“We wanted this to be not just a 3D printer,” says Keating, whose work on the system led the development as his doctoral thesis. “We wanted to do milling, to get a much higher resolution than what we actually needed.”

For the test, Keating’s team used the digital platform to print polyurethane foam blocks commonly used as formwork concrete construction. “We wanted to have a system that we could use right away,” says Keating, noting that there is still much research needed to bring the system to its full potential. “We wanted to replicate a process that is easily integrated into a construction site. So we 3D-printed formwork.”

The hollow foam blocks are filled with concrete to form walls, and interior and exterior elements can be attached to them. Keating says the material cured within 30 seconds and the entire test was complete in 14 hours, showing that the system can be adapted to existing projects and meet standards of existing building codes. Additionally, he says the test showed the system can successfully print the dome, a double curvature structure with more complexity than a standard building. Because the device can print while it is being driven, “It potentially has an unlimited horizontal build space,” says Keating.

Keating says the team brought in local contractors to ensure they were using existing construction-ready materials and standards were being kept. “We brought in contractors to do hydro-pressure test,” he notes. “It was important for us to put out full specifications,” a key to attracting funding. Its initial success has already attracted firms such as Google and Autodesk, which are contributing money and space for further development.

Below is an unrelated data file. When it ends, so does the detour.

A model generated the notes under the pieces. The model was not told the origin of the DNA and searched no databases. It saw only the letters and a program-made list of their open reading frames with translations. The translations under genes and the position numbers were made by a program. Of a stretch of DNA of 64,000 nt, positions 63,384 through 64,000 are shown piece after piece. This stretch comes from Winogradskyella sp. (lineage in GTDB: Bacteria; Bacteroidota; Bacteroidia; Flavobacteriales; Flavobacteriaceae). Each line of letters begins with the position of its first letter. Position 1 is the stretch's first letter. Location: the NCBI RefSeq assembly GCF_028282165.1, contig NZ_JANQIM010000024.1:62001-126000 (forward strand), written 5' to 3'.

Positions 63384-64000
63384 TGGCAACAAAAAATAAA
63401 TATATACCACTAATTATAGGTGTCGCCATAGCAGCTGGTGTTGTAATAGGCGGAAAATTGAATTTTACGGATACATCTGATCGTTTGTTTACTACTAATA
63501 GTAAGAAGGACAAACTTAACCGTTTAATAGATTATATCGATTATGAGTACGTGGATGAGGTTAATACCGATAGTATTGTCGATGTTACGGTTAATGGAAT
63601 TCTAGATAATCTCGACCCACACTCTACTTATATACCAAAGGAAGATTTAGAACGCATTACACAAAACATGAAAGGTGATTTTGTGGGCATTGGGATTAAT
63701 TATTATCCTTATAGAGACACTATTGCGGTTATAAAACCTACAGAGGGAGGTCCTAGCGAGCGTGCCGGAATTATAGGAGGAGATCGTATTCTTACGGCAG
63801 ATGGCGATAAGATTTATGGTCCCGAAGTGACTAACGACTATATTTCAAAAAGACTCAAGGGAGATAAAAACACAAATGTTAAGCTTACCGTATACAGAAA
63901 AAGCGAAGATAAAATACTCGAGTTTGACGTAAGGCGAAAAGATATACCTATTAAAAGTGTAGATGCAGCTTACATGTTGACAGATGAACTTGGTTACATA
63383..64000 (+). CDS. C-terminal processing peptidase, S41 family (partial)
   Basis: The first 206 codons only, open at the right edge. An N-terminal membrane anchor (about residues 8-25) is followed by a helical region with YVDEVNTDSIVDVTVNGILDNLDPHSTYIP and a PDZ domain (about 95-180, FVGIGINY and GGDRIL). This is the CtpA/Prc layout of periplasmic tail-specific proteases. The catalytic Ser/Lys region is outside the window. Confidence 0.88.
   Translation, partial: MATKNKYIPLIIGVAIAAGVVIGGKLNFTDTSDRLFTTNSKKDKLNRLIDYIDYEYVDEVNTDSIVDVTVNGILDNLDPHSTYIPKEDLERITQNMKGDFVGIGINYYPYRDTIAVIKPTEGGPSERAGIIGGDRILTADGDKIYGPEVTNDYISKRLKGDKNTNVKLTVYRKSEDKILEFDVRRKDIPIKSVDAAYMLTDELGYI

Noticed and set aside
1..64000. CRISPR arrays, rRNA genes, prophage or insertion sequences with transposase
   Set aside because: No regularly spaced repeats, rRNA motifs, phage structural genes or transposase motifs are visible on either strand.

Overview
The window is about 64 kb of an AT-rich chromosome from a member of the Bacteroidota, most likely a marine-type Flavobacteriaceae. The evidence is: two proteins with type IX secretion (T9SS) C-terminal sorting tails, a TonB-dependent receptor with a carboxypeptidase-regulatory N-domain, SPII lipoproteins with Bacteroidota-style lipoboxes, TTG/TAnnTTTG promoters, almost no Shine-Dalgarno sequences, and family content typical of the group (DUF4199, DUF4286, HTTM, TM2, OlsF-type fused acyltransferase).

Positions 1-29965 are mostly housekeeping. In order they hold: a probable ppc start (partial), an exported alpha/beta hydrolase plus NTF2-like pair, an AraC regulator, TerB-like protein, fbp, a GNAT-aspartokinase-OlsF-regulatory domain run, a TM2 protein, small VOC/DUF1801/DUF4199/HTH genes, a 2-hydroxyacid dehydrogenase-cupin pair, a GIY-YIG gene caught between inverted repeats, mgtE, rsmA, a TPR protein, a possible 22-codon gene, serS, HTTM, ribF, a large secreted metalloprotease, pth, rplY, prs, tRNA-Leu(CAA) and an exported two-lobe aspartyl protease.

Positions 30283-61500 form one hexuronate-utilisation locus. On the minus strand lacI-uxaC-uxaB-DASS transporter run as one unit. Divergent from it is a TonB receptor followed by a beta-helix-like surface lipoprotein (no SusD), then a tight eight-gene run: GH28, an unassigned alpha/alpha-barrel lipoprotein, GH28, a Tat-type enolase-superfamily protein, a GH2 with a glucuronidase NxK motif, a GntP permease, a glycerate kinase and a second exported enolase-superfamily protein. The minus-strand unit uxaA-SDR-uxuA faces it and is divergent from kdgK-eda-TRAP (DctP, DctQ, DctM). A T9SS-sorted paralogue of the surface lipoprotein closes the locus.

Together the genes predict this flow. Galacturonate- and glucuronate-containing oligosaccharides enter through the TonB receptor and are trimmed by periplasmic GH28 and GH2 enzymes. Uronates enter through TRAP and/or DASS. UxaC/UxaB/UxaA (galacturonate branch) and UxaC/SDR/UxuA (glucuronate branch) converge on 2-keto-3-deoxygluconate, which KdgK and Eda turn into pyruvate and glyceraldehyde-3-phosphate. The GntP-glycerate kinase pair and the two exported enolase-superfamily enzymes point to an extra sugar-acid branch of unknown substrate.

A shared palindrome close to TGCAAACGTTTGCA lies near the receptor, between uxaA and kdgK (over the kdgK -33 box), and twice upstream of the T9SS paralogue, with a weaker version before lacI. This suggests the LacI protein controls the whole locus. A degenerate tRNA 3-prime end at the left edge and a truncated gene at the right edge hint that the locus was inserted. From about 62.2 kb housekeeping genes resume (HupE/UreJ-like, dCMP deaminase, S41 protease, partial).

That could include making the platform even “smarter” and fully self-sustainable. Keating says sensors could make measurements to determine the best places to put in windows, based on the site specific location of the sun. Ground radar could determine the best place to put in a foundation, and the printer can form walls of varying thickness for insulation based on direction: southern exposure may require a thinner wall than a northern exposure. Walls could be tapered based on load-bearing needs.

The platform’s ability to work with a variety of different material makes it attractive for use in the developing world, isolated areas where costs of traditional building materials are prohibitive, or disaster relief where people need shelter. “It can excavate soil and with some fiber make a compressed earth structure,” he says, and its size allows it work in tight spaces.

“There’s all sorts of novel possibilities, more than any other technique,” Keating says. For future space exploration, it has the potential to work on Mars using soil and ice. Back on earth, “What if you put seed into a soil mix for a compressed earth building? You could have a green wall.”

How far away the system is for commercial application is to be determined. Keating says the next challenges are to find enough funding to perform large-scale research on larger buildings. “Size and scale will take a long time,” he says.

We wanted to replicate a process that is easily integrated into a construction site.Steven Keating, MIT Media Lab